Standards support the conversation around artificial intelligence (AI)

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The acceleration and proliferation of AI products and services means that closer attention is being paid to it by government agencies, regulators and industry. There are questions being asked about potential threats to trustworthiness, cybersecurity, and ethical AI, both here in New Zealand and abroad.

The international standards community, under the International Organisation for Standardisation (ISO) and International Electrotechnical Commission (IEC),  have been working on standards development in AI since 2017, through JTC1/SC42 (Sub Committee 42).

To date, three standards have been published, and 13 more are under development, with 28 countries participating in their development. New Zealand currently does not participate in the development of these standards, however, there is an opportunity to do so if the local AI community deems it worthwhile. 

New Zealand has ‘Observer’ status. This means that, although we are unable to play an active role, we can stay up to date as standards are developed by the committees formed by the 28 countries who have chosen to participate.  Generally, industries and/or government agencies from across multiple sectors choose to participate in standards development when they feel it is in the best interests of their country, or sector, to do so.  

New Zealand’s active participation in IT-related standards development committees includes:

  • Information security, cybersecurity, and privacy protection
  • Biometrics
  • Software and systems engineering
  • Intelligent transport systems
  • Blockchain and distributed ledger technologies. 

You can view the full list of ISO standards that New Zealand participates in here.

Just this month ISO released their latest magazine entitled The age of artificial intelligence in which they state ‘this is a pivotal time to be involved in standards for AI’.  

Standards Australia, with whom we do the majority of our work, are active participants in AI standards development and help lead the conversation in this space.  They released a discussion paper in July 2019 which is well worth a read.  This will lead to the launch of a Standards Roadmap for AI in early 2020.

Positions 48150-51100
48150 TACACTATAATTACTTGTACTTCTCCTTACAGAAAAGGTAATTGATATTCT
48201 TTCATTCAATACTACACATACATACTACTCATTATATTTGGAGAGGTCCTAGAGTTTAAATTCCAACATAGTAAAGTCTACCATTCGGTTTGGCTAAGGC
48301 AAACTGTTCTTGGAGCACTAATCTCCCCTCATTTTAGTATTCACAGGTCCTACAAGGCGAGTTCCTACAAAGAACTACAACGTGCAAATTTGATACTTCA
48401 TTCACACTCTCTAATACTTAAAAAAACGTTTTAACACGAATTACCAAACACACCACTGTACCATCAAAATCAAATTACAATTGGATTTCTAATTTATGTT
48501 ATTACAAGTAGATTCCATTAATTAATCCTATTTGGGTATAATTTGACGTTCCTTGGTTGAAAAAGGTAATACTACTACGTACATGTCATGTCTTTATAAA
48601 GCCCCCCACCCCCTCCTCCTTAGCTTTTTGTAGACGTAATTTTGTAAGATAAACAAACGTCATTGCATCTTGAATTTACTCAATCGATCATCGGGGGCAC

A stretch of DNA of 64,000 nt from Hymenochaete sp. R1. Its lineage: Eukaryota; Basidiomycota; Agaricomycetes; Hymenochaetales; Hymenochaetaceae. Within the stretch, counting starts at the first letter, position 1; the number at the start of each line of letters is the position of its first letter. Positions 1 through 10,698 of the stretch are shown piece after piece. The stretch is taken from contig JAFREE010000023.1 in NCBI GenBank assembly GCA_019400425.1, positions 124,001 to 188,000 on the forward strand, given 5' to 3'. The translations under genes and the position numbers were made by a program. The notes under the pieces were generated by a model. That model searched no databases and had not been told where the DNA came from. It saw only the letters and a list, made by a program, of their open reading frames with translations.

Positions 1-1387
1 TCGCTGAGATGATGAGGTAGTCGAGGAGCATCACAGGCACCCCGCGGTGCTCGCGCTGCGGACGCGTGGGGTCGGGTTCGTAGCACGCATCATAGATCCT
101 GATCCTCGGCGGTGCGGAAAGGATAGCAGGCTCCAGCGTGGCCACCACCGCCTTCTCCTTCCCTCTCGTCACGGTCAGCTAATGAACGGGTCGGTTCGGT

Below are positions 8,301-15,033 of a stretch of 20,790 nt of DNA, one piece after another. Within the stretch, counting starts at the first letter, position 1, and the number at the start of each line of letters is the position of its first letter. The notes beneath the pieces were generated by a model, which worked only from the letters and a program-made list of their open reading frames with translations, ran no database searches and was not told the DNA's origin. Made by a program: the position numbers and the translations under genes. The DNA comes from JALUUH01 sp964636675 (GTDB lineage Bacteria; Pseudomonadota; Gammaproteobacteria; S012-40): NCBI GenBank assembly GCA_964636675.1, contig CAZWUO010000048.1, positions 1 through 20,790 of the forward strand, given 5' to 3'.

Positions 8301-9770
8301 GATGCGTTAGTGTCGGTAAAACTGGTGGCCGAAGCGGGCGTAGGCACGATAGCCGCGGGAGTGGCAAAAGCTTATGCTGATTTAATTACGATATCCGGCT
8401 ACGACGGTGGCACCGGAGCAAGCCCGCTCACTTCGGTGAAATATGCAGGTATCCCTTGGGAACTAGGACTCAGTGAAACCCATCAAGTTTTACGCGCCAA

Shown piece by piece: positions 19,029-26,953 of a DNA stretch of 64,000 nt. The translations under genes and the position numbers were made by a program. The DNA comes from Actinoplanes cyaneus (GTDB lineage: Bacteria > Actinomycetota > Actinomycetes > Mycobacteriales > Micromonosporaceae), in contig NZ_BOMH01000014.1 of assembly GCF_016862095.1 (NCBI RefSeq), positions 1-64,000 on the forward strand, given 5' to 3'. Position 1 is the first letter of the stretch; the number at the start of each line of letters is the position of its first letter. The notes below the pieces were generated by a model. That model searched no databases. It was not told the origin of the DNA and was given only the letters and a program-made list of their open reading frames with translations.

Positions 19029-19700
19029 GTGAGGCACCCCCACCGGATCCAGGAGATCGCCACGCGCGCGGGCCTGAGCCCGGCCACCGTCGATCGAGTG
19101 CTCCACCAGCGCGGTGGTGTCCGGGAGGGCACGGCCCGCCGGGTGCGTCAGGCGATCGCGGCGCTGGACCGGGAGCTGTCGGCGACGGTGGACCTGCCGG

This roadmap builds on international work in AI standards development and will point to opportunities for Australian stakeholders to become more involved in shaping these emerging international standards. These insights will likely be useful for New Zealand stakeholders, too.

Why is this important to New Zealand Inc?

Regulators have many levers to pull to ensure that policies are implemented and risks are mitigated.  One of the questions regulators ask is whether any best-practice tool is already in use by industry.   This is where International standards come into their own.  Standards from ISO and IEC allow harmonisation across borders and can open up trade opportunities for participants. They help establish trust, minimise unnecessary duplication and confusion, and help businesses with risk mitigation and compliance. 

There is a raft of independent standards created by large, multinational organisations which would suggest that their standards are worth adopting. The difference with ISO and IEC is that their standards draw expertise from all over the world and are created through a robust consensus-based process, with innovative thinking being poured into the process.  

They are also not aligned with any particular business interest.  ISO and IEC standards are developed using a process that is aligned with the World Trade Organisation (WTO) Technical Barriers to Trade (TBT) Agreement. Standards NZ administers the TBT Enquiry Point for New Zealand.

By being in the ‘room’ and contributing to the development of standards, countries know exactly what is coming down the pipeline. This helps them remain at the forefront of new thinking and, if adopted by businesses, can showcase to regulators that they are aligning with what is deemed international best-practice. This is, therefore, a better tool to ensure risk mitigation than increased regulation, for example.

 As a trading nation, it is critical for New Zealand to be at the table as these discussions continue.  It is an opportunity to ensure that what is being added to a standard will not unduly put our businesses on the back foot in terms of international opportunities. It may be time to consider whether the New Zealand AI community would like to be an active participant in these standards. 

Interested in learning more?

Get in touch with the Standards New Zealand Sector Engagement Lead Natalie Bowie to find out more. Call her on 021 824412 or email

Photo by Amanda Dalbjörn on Unsplash

Published in business and ICT.